Canisius College's purchase of the BlueCross BlueShield complex on Main Street is the final and largest piece of the school's decade-long expansion.
The $18.45 million purchase, announced Tuesday, is part of an investment by the private college in the neighborhood surrounding its campus.
Canisius will transform the 237,000-square-foot building, at Main and Jefferson Avenue, into a cutting-edge science center, putting into a single building the traditional and life sciences programs now scattered throughout the campus.
College officials hope that the new science center will better position the Jesuit institution to take advantage of opportunities at the Buffalo Center of Excellence in Bioinformatics and in the city's emerging life sciences industry.
"We are now in a position to control our destiny for many years in the future, and our vision of Canisius as a leading comprehensive university in the Northeast has been brought into much sharper focus," the Rev. Vincent M. Cooke, college president, said in a news conference Tuesday in the Richard E. Winter Student Center.
The BlueCross BlueShield building and parking ramp, he said, "will complete the campus we have been assembling for the past nine years."
Canisius has completed four major off-campus projects in the last three years, part of $89 million in total capital spending since 1994:
New townhouses for 325 students on the site of the former Delavan Armory, completed this year at a cost of $16.5 million.
The $9.8 million design and renovation of Lyons Hall, the former Mount St. Joseph Academy secondary school for girls, on Main Street across from Canisius, completed in 2000. The building now houses admissions and enrollment offices and has several high-tech classrooms and production labs.
The $3.6 million renovation in 2001 of the former Streng Oldsmobile building, a 44,000-square-foot structure at 2365 Main St. Now Demerly Hall, the building houses a master's program in health and human performance.
The $4 million purchase and renovation of the old St. Vincent de Paul Catholic Church at Eastwood Place, rededicated in 2000 as the Carol and Carl Montante Cultural Center, which includes a high-quality performance space.
The college's investment in its classrooms, residence halls and other venues is part of its effort to attract new students, John J. Hurley, the vice president for college relations, said in an interview.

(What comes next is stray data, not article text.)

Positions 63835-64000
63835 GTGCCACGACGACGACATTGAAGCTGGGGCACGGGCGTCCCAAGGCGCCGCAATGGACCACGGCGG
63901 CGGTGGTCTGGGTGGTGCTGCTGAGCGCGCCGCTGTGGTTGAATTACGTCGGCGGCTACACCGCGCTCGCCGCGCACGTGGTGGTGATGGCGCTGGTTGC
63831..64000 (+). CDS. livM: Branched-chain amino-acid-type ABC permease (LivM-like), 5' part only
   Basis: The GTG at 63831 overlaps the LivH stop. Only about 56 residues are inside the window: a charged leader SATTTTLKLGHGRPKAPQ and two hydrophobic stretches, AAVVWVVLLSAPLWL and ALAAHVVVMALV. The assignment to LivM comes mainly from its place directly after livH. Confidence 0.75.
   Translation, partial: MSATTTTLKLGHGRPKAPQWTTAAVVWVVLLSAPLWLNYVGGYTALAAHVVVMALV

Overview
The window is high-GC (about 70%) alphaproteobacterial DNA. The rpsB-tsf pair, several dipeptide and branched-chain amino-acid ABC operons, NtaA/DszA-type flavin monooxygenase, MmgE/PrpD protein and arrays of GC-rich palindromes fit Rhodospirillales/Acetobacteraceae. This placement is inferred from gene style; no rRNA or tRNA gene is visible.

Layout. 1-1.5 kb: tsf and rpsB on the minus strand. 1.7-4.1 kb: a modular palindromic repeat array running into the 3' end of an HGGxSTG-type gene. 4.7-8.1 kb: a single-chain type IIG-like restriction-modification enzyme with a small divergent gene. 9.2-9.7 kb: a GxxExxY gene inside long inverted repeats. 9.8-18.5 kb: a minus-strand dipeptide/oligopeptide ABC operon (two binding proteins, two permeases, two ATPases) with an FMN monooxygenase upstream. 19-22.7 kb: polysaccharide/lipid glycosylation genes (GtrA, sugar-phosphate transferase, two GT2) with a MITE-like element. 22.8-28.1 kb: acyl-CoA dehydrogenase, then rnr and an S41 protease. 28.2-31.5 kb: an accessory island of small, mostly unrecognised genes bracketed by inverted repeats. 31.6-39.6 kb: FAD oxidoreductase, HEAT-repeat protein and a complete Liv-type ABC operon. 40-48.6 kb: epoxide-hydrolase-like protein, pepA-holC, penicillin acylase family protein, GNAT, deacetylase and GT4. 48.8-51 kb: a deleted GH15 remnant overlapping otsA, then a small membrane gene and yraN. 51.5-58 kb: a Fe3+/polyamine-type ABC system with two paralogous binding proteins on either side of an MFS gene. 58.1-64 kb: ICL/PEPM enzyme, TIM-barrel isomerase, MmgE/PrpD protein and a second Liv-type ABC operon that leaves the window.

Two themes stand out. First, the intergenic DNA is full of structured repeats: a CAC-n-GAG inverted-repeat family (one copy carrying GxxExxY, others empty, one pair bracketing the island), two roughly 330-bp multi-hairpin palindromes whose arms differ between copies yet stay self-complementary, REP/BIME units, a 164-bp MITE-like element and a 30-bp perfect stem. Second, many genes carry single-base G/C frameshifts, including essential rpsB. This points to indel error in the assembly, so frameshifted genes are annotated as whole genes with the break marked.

Canisius is limited in its ability to grow on campus, as the college is penned in by historic preservation districts in Hamlin Park and Parkside and by Forest Lawn. This recent buying binge is the best way the college can enhance its academic programs and attract top students, officials said.
"Students today are looking at facilities when they're looking at colleges," Hurley said.
Canisius plans in the next five years to increase its enrollment by about 10 percent from its current 3,000 undergraduates, increase the number of applications and make the college more selective, Hurley said.
The BlueCross BlueShield building gives a major boost to those efforts, officials said.
"In many respects, we have been carefully putting together an intricate jigsaw puzzle to create a state-of-the-art urban campus," Cooke said in the news conference. "But there was always this missing piece right in the center of the puzzle that we could not seem to find."
Canisius is buying the building from Uniland Partnership of Delaware, and has an agreement to move into the complex sometime between 2006 and 2009.
The 1,350-car parking ramp at the BlueCross BlueShield complex could allow the college to turn some of its on-campus parking lots into green space again, said Carl Montante, Uniland's managing director.
Montante is a Canisius graduate, a former chairman of the college's board of trustees and, with his wife, donated $1.5 million to the cultural center that bears their names.
Uniland pays about $500,000 per year in city, county and school district taxes on the property, Montante said, revenue that will be lost when the college takes over the complex.
The purchase of the BlueCross BlueShield building illustrates how far the college has come in the last two decades.
In 1980, with the closure of the Sears Roebuck store that had occupied the Main and Jefferson building for 51 years, Canisius had a chance to buy the building. The college, Cooke said, could not afford it at the time, when its endowment stood at only $2 million.
"Today, we are in a much stronger position to not only acquire the building, but also make excellent use of it," Cooke said.
The Canisius endowment now totals $43 million, according to Hurley. The college is beginning fund-raising efforts to pay for the BlueCross BlueShield purchase.